Volunteers plant trees at Seno Woodland Education Center

Lauren Deriaz and Greg Roberts work on planting a tree at the Seno Center in Wheatland Sunday.

It was a good day for tree planting at the Seno Woodland Education Center in Wheatland Sunday morning.

The center is a tree farm and an outdoors education facility, said Ron Rasmussen, president of the center’s board. In the course of a year, about 800 school children will come through for educational programs.

Lily Frenche sprays seedlings to keep them moist.

Getting children involved in the outdoors is a key part of the center’s mission.

“We don’t want this generation of children to be the last children in the woods,” Rasmussen said, paraphrasing the title of a well-known book about bringing nature to children.

Sunday, volunteers planting red oak, white oak and white pine in a field of sometimes stubborn soil had a variety of reasons for participating:

Lauren Deriaz, Tomena Scholze, Kelly Ostrenga and Greg Roberts are members of the Green Team, a Burlington High School club. The teens’ concern for the environment brought them out to Seno much as it did to form the team in the first place.

“We’re just trying to provide opportunities for people to help the environment and learn good practices,” said Deriaz, an organizer of the team along with Ostrenga.

Ken Lois, who planted trees Sunday along with his son Marcus, performs various duties to help out the center, where he hunts.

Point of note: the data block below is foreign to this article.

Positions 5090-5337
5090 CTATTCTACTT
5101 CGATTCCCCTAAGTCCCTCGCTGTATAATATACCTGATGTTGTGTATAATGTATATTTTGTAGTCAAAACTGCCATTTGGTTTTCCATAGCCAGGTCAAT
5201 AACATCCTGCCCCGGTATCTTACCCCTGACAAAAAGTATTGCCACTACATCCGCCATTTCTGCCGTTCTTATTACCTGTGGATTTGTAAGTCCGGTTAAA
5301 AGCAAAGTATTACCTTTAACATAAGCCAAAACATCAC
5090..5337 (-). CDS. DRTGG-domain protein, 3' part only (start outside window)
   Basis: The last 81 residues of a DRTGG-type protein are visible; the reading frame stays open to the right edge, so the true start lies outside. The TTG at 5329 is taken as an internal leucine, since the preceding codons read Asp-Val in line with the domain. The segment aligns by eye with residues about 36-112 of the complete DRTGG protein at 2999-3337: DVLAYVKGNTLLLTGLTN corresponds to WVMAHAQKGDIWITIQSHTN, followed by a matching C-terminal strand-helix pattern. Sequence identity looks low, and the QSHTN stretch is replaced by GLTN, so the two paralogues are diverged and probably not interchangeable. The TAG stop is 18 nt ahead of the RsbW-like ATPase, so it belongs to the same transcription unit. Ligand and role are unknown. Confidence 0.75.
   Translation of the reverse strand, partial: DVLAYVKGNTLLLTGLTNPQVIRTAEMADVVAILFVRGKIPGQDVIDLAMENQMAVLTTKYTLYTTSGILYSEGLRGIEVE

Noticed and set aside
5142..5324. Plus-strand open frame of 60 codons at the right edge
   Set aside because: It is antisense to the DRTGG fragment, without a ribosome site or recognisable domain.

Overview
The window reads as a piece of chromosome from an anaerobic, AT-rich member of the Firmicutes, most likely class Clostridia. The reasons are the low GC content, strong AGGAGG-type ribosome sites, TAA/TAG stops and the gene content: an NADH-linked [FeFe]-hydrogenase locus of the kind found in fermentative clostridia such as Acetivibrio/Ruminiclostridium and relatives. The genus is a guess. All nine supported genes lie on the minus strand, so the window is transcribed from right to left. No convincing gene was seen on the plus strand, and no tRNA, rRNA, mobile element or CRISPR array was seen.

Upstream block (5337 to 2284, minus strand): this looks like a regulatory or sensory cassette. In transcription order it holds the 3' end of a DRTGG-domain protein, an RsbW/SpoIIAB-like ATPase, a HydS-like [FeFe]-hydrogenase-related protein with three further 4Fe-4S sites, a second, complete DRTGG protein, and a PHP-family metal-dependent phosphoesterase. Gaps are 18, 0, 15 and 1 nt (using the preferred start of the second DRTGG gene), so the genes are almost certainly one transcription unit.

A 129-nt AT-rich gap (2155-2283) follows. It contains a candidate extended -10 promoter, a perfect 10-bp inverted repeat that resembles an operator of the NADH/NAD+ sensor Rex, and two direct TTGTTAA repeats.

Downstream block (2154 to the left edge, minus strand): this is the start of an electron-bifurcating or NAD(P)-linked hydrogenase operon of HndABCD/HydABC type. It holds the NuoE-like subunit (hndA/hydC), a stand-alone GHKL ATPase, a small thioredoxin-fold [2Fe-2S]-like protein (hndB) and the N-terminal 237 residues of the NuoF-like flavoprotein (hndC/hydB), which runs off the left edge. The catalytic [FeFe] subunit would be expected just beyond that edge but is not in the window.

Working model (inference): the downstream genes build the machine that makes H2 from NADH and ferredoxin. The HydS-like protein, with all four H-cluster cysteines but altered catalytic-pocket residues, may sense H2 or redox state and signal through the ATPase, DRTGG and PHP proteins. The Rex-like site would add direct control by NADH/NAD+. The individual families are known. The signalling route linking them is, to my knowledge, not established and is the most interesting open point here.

“They give us the privilege to hunt … so we come out and plant some trees out here,” Lois said. “If things get going, we should be able to hunt out here for a long time.”

Kristen Bird was planting trees with Terri Lazewski and Lily Frenche. Bird signed up at a environmental fair she helped organize for her employer. Sunday, she brought along family members to help.

Mike Bartelson, who planted with his son Evan, has a personal connection to Seno Center benefactor Dr. Shirley Peterson, who donated the Drumlin Farm portion of the center. For him, planting trees Sunday was a way of honoring this friend of his family.

“I love the land,” Bartelson said. “It’s nice to be outside.”

More information about the Seno Center is available at www.senocenter.org.

Ron Rasmussen explains to Tomena Scholze how to tell if a previously planted oak seedling is still viable.

Ken Lois, left, and Marcus Lois plant a seedling.

Ken Lois, left, and Marcus Lois plant a seedling.

Evan Bartelson holds a seedling steady while his dad, Mike Bartelson fills in a hole.


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